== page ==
1. Some rural families in Georgia didn’t even realize there was a depression going on! Why? For many Georgians the depression began long before the crash of 1929 Many families in rural Georgia lived in such poverty anyway they hardly knew there was a depression going on
2. In the late 1920’s, the Georgia General Assembly spent more $ than was available from taxes.
3. By 1930, the state government couldn’t pay its bills.
4. How much did the state owe teachers in back pay? $ 4 million
5. What 2 Georgia counties merged and became one to save money? Milton County Campbell County
6. What county did they become a part of? Fulton County
Age 26 – He served as the Speaker of the Georgia House of Representatives Age 29- He became governor of Georgia Age 31- He became a member of the U. S. Senate 8. Richard B. Russell, Jr.: 295/ caption on 295
9. The Georgia government was in financial trouble, and in 1930, Richard B. Russell was elected governor on a promise to reorganize state government and straighten out its finances!
9. Russell did provide Georgia with a more efficient government. During his time in office, the office of governor gained more POWER-especially over the spending of state money.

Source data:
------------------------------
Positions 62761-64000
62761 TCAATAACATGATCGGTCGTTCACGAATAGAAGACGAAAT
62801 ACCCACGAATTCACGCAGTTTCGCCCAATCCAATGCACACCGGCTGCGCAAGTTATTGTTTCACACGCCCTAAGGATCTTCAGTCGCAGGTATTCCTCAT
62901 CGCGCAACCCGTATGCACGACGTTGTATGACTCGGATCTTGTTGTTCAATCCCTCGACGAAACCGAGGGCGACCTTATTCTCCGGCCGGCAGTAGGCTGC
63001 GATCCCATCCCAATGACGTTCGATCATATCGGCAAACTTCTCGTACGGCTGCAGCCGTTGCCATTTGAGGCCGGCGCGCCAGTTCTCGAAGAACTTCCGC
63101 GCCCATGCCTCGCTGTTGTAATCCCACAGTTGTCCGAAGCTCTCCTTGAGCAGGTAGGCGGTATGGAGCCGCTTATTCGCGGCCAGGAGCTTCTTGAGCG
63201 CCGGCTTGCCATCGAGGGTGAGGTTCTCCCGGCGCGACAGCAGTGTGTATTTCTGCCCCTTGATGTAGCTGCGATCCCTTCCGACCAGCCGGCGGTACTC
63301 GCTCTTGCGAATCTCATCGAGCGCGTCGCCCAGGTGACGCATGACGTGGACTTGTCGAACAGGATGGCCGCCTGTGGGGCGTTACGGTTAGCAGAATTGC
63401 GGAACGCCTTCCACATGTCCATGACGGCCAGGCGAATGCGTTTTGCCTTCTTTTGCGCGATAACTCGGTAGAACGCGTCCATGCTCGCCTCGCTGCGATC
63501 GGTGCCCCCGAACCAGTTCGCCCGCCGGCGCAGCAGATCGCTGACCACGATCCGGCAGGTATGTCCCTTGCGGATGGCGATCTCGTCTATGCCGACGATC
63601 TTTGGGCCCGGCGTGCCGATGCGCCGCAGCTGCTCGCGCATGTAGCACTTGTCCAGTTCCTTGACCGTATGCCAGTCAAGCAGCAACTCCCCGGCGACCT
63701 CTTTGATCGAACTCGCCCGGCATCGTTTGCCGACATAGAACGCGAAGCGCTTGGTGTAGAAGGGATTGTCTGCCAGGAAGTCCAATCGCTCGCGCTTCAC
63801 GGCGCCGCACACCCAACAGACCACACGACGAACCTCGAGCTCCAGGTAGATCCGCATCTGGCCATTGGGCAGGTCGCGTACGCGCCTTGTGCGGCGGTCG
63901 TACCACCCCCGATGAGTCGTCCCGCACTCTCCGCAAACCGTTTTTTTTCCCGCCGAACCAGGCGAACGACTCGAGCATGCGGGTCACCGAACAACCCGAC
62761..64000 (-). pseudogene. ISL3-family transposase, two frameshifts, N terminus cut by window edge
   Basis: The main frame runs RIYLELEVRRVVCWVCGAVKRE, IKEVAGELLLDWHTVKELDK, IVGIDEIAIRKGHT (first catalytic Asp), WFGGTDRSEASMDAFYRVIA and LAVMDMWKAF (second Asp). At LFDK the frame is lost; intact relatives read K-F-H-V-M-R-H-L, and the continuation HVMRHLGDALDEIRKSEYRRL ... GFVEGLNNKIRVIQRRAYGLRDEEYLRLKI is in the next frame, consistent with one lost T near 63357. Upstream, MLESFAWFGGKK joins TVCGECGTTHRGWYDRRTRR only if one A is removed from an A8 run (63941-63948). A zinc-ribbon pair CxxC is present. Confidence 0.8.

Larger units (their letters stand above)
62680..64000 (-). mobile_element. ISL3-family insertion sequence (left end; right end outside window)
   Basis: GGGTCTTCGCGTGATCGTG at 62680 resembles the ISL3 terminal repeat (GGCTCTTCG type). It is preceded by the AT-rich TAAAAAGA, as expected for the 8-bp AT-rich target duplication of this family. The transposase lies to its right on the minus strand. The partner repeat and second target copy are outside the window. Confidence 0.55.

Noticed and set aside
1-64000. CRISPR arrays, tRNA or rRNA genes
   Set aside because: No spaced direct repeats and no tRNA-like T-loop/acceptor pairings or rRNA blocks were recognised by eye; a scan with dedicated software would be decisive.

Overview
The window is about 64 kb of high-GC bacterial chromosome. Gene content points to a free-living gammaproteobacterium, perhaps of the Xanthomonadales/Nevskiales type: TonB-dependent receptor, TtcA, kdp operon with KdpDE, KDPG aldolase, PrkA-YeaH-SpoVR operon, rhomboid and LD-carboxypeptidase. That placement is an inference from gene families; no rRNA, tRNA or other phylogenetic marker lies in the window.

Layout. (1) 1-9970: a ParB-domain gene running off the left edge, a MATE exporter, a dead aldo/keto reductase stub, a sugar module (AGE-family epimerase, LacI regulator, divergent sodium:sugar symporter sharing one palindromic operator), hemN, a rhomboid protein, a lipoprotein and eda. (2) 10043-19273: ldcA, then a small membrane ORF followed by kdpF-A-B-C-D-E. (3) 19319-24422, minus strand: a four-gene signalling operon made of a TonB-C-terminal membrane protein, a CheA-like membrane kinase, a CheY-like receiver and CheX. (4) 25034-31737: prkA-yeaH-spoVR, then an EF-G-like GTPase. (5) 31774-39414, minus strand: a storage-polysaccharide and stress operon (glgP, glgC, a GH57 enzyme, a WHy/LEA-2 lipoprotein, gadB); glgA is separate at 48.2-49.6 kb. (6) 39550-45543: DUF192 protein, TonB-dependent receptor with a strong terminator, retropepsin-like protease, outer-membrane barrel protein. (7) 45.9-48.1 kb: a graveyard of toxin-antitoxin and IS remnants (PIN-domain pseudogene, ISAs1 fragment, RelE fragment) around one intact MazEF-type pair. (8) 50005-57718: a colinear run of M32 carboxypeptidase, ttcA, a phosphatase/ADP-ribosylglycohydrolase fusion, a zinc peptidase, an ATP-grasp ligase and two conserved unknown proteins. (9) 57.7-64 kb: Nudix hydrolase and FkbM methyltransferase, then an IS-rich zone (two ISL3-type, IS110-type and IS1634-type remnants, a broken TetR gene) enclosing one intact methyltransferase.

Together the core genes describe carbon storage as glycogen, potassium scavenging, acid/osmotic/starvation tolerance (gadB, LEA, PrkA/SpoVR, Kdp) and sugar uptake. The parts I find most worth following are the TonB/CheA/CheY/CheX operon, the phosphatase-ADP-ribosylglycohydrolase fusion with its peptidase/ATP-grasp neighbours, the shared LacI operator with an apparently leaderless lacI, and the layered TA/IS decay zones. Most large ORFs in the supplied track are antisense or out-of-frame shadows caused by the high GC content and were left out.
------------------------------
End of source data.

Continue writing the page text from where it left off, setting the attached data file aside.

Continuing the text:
10. Governor Russell soon left the office of governor and was elected to the U.S. Senate
11. There was an election held to replace Russell and the voters chose Eugene Talmadge to be the new governor of GA.
Look on page 296 for facts about Talmadge: 1. Commissioner of Agriculture 2. Champion of the small farmers 3. He preached ideals of thrift, hard work, and self-reliance. 4. He was popular with rural white Georgians 5. He promised to help them 6. Talmadge admired Tom Watson
CUT THE Auto tag fee REDUCE Property taxes LOWER Utility rates CUT spending 12. He pledged, “If I am elected governor of Georgia…I will”…….
13. However, when he became governor of Georgia, he found the General Assembly and other state officials opposed his changes that he had promised in his campaign.
14. HE WAS A MAN WHO KEPT HIS PROMISES TO THE VOTERS and he was determined to do this so he took several steps to ENFORCE HIS PROMISES: He pressured some officials He threatened to withhold their salaries He suspended state officials He imposed martial law (send in troops to carry out orders) He ordered the National Guard to remove officials from their offices
15. Talmadge ABUSED his powers as governor—especially in finances! 16. The voters of Georgia either attacked him or applauded him!!!!